Books: Mao (2004), China: From Empire to People’s Republic 1900-49 (Access to History series, 2010), The People’s Republic of China 1949-76 (Access to History series, 2008).
Profession: Historian, lecturer, biographer
Perspective: Western liberal
Michael Lynch is an honorary fellow in the School of Historical Studies at the University of Leicester. Lynch is a prolific writer for the school market; thousands of students will have encountered his detailed but accessible textbooks. His areas of interest and expertise include Nazi Germany, Mao’s China and Stalinist Russia. Lynch’s biography of Mao is engaging, suitable for students and utilises the plethora of primary and secondary sources available to historians. Lynch is essentially liberal in his outlook, however like Fairbank and Fenby he shows an understanding of China’s unique social and political development. Lynch considers the hero worship of Mao as “extreme” but acknowledges it is not “wholly irrational” that he was seen as the liberator of China. According to Lynch, by the time Mao died China was a nuclear superpower, had led a “momentous social and political revolution” and had become the “model for the struggle against colonialism”. He sees Mao’s peasant movement, which “carried” Mao and the Communist Party to victory in 1949, as “an extraordinary achievement” – but he also acknowledges the fanaticism, rampages and violence of the era, calling the Cultural Revolution “an act of madness”.
“By the end of the nineteenth century, China was a nation in ferment… The Chinese were treated as strangers in their own land.”
“Japan entered the 20th century recognised internationally as a united and thriving nation. China, in contrast, remained ill led, fragmented, economically weak and at the mercy of occupiers.”
“The Qing, led nominally by Guangxu, though in reality dominated by the reactionary Dowager Empress Cixi, were not genuine reformers.”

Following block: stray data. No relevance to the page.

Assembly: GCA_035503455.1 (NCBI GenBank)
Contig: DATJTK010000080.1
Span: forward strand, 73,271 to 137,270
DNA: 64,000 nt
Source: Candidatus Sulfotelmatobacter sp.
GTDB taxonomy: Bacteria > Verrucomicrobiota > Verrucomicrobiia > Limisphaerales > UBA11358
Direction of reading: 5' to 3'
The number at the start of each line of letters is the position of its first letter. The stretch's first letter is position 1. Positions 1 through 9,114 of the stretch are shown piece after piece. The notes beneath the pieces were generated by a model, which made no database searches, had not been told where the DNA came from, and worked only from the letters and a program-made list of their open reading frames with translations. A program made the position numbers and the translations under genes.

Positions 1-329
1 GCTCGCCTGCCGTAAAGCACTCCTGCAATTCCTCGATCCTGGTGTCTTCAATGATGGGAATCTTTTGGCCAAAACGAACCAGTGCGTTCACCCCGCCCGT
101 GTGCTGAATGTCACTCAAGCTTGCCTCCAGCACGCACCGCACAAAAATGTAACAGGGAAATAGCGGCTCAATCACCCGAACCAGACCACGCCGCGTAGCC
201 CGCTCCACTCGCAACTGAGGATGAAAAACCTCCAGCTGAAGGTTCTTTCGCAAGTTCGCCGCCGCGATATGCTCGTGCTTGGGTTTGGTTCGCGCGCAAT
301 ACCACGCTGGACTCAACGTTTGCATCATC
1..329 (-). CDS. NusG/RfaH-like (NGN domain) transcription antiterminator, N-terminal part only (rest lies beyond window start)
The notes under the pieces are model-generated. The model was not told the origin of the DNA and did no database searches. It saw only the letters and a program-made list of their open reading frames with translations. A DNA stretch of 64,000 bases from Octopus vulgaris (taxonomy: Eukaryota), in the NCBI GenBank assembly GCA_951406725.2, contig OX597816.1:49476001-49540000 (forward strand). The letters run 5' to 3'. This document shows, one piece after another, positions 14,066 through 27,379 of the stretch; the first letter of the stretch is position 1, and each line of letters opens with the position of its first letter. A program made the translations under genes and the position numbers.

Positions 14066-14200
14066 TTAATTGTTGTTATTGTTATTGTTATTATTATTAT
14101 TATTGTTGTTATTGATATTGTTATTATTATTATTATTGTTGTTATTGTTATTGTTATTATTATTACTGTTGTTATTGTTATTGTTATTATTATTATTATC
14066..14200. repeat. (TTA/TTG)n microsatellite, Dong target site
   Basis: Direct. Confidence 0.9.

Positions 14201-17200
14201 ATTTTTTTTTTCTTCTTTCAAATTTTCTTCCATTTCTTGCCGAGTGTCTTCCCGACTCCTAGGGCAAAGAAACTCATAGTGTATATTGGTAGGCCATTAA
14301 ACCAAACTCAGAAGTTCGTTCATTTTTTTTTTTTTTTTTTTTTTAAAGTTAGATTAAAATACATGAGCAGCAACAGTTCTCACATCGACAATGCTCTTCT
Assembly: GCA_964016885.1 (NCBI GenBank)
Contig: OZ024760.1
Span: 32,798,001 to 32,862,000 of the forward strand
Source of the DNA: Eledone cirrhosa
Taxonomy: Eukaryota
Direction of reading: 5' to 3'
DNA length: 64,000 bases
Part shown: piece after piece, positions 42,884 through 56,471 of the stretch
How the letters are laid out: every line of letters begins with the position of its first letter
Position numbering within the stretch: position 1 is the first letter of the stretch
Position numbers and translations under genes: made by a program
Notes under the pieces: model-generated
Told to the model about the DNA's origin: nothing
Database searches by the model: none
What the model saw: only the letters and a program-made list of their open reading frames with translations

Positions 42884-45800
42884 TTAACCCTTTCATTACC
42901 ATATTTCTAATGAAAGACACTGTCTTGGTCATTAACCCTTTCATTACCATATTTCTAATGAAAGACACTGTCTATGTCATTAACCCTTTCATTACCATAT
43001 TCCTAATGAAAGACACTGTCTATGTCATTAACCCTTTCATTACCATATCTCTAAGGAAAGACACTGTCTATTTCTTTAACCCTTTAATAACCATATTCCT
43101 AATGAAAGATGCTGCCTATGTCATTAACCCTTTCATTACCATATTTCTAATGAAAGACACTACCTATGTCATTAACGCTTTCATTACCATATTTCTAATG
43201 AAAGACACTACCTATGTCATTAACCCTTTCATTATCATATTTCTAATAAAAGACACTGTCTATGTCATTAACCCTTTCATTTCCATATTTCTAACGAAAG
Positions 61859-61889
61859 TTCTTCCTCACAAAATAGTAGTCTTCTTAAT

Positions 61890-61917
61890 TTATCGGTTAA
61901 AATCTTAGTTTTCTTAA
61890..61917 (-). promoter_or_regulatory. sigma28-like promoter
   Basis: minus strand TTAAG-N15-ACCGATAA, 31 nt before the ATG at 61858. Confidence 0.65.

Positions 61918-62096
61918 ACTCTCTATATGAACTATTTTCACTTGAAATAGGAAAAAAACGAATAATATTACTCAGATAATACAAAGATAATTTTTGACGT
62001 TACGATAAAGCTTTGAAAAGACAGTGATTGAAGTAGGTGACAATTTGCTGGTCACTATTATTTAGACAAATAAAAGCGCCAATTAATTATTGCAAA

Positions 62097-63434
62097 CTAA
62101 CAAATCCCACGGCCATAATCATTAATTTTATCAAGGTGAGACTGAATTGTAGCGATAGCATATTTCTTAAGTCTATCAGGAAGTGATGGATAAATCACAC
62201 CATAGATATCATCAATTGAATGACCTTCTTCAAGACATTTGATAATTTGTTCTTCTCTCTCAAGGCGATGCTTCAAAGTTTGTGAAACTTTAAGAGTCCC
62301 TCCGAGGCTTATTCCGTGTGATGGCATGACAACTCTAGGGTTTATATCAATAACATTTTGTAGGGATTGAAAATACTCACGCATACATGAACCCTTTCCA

“The Boxer movement can now be seen as a product of religious fervour, national bitterness, and starvation.”
“But the alterations [of the late Qing reforms] did not bring the political credit Cixi had hoped for. They were seen by opponents as concessions reluctantly wrung from a government that had no real intention of relaxing its authority.”
“The uncompromising character of Sun’s [Yixian] anti-Qing stance appealed to those nationalists who had become convinced that China could not advance until the imperial system was overthrown.”
“It [the 1911 Revolution] was as if a rebellion had been waiting to happen… The Double Tenth was another round in the perennial contest between the central authority and local autonomy.”
“Their [early Republican leaders] lack of understanding of practical politics on a national scale was a major handicap. This explains why Yuan [Shikai] was able to outflank the Nationalists at all key moments.”
“Yuan had over-reached himself [with his restoration of the monarchy]… While Yuan Shikai did not have the answer to China’s problems, he had provided some degree of cohesion. With his passing, Republican China slid rapidly towards the fragmentation and misery of the warlord period.”
“The common Chinese experience of warlord rule was one of oppression and terror… Civil Society had collapsed. Misrule accompanied by violence became the norm.”
“The hope that the 1911 revolution would lead to the introduction of representative government in China proved illusory.”